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LOGAN LUCKY: NOT AS GOOD AS ITS CAST

Logan Lucky is a likable-enough redneck heist movie set behind the scenes at a NASCAR championship event. At two hours it’s longer than it ought to be and takes too much time recapping how the central caper was executed at the end of the picture. Director Steven Soderbergh and first-time screenwriter Rebecca Blunt set things up for us to cheer at the finish line but the movie never rouses that kind of enthusiasm.

Logan Lucky’s ace in the hole is the casting of Daniel Craig as a sly, tow-headed Southern convict named Joe Bang, who’s spirited out of prison in order to help Channing Tatum and his crew pull off a daring racetrack robbery. Craig seems to be having fun in this lively supporting role and he is definitely fun to watch.

Craig is surrounded by a first-rate ensemble, from Adam Driver as Tatum’s bartending brother (a solid, well-drawn character) to Seth MacFarlane, as a loud-mouthed British race-car driver who seems to have escaped from an old Mike Myers movie. Riley Keough, Katherine Waterston, Dwight Yoakam, Brian Gleeson, Sebastian Stan, Jack Quaid, Katie Holmes, and Hilary Swank flesh out the cast. Ten-year-old Farrah Mackenzie plays Tatum’s daughter, who’s already a veteran of pint-sized beauty (and talent) pageants.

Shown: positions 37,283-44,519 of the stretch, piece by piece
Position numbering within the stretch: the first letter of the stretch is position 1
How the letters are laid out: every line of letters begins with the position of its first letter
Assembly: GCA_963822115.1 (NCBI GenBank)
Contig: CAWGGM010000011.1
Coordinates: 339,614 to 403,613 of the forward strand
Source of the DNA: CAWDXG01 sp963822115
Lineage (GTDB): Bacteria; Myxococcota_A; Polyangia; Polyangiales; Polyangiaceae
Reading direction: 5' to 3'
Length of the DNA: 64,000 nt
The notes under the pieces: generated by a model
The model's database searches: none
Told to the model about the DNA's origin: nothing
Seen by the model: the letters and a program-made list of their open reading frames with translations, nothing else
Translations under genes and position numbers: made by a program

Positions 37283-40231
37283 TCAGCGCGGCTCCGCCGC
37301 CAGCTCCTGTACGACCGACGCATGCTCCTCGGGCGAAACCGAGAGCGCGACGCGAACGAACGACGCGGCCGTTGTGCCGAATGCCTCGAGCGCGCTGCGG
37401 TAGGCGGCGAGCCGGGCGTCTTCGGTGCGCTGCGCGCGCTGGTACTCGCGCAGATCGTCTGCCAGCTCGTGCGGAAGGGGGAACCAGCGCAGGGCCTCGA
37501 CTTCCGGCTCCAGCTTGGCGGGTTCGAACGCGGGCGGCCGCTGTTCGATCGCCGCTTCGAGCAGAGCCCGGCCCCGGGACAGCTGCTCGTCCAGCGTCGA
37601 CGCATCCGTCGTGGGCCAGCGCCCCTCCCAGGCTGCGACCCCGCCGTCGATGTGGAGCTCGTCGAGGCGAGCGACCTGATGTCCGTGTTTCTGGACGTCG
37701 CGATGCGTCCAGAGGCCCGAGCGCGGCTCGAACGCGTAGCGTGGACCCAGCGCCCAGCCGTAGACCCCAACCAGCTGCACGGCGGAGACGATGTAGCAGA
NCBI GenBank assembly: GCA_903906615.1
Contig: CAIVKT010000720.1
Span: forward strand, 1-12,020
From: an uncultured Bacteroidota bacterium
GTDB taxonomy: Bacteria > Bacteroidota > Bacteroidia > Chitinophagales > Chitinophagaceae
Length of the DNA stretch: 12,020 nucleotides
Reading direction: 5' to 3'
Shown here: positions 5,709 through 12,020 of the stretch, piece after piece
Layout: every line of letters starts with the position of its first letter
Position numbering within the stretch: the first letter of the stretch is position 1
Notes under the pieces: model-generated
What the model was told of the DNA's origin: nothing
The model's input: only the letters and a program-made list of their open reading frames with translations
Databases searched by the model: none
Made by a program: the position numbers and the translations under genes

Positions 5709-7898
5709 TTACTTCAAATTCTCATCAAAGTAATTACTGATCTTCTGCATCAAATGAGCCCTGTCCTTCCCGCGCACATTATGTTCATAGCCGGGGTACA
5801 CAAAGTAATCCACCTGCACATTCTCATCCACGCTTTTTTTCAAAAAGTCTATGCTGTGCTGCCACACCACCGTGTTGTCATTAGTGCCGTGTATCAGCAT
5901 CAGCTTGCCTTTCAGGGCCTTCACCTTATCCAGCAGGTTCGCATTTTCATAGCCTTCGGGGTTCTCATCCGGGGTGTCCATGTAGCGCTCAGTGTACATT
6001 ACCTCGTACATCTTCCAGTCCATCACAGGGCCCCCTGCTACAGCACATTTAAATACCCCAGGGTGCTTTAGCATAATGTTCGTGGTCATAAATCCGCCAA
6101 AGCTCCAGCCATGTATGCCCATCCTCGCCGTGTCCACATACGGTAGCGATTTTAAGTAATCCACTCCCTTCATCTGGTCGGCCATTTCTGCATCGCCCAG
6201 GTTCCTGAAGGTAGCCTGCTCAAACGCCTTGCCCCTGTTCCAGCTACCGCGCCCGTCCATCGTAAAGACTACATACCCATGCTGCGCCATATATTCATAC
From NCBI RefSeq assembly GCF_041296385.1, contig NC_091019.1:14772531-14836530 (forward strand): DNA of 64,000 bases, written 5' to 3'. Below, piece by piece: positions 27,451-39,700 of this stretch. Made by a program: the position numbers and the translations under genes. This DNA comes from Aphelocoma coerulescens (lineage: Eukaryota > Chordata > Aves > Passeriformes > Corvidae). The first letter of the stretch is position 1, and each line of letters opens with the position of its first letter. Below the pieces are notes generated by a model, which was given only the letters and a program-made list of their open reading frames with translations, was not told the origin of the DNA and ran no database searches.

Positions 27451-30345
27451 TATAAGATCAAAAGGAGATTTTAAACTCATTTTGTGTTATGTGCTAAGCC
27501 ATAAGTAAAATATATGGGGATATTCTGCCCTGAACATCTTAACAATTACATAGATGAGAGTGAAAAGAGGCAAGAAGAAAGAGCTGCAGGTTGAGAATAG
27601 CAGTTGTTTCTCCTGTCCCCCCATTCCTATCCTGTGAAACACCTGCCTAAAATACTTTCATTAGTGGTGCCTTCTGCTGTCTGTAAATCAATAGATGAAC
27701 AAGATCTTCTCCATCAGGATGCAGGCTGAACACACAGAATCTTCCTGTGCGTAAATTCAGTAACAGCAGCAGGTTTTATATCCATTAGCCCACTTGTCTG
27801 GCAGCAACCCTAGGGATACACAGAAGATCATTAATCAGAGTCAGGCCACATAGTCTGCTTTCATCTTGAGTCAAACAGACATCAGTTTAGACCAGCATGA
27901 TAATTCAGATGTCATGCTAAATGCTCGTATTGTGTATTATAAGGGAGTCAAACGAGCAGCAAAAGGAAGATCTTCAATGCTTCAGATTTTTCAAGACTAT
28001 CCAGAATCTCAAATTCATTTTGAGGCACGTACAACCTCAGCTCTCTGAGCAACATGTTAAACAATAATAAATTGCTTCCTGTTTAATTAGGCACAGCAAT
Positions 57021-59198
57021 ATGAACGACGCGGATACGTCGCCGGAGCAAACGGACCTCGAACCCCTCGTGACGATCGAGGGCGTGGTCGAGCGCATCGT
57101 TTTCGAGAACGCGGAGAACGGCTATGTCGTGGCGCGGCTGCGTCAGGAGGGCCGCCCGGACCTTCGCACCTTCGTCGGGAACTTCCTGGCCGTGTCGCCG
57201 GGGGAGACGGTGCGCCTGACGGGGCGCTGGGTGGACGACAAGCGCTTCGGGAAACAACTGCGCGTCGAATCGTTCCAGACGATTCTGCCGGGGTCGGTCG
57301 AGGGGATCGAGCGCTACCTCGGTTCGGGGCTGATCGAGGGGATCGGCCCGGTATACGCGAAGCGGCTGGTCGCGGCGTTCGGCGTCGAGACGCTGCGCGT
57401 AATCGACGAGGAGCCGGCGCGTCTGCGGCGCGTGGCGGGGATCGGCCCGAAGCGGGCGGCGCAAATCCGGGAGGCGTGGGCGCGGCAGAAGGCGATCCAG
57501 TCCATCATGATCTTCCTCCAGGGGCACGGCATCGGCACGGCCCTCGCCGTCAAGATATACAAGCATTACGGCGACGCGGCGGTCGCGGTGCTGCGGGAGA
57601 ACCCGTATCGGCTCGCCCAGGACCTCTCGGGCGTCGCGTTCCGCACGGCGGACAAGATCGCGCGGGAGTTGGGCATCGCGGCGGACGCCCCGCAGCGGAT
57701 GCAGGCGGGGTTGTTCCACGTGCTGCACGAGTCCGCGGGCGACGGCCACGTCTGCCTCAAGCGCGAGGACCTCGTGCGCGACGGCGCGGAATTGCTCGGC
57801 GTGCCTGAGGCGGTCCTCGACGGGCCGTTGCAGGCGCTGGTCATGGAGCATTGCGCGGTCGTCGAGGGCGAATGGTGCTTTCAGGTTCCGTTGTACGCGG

Soderbergh is savvy enough to know how to put these ingredients together. Perhaps if he’d taken one more look at the finished product and pruned it—which he’s famous for doing for fellow directors—he would have had a better, punchier movie. As it stands, Logan Lucky is pleasant but utterly forgettable.

Leonard Maltin is one of the world’s most respected film critics and historians. He is best known for his widely-used reference work Leonard Maltin’s Movie Guide and its companion volume Leonard Maltin’s Classic Movie Guide, now in its third edition, as well as his thirty-year run on television’s Entertainment Tonight. He teaches at the USC School of Cinematic Arts and appears regularly on Reelz Channel and Turner Classic Movies. His books include The 151 Best Movies You’ve Never Seen, Of Mice and Magic: A History of American Animated Cartoons, The Great Movie Comedians, The Disney Films, The Art of the Cinematographer, Movie Comedy Teams, The Great American Broadcast, and Leonard Maltin’s Movie Encyclopedia. He served two terms as President of the Los Angeles Film Critics Association, is a voting member of the National Film Registry, and was appointed by the Librarian of Congress to sit on the Board of Directors of the National Film Preservation Foundation. He hosted and co-produced the popular Walt Disney Treasures DVD series and has appeared on innumerable television programs and documentaries. He has been the recipient of awards from the American Society of Cinematographers, the Telluride Film Festival, Anthology Film Archives, and San Diego’s Comic-Con International. Perhaps the pinnacle of his career was his appearance in a now-classic episode of South Park. (Or was it Carmela consulting his Movie Guide on an episode of The Sopranos?) He holds court at leonardmaltin.com. Follow him on Twitter and Facebook; you can also listen to him on his weekly podcast: Maltin on Movies. — [Artwork by Drew Friedman]

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November 2017
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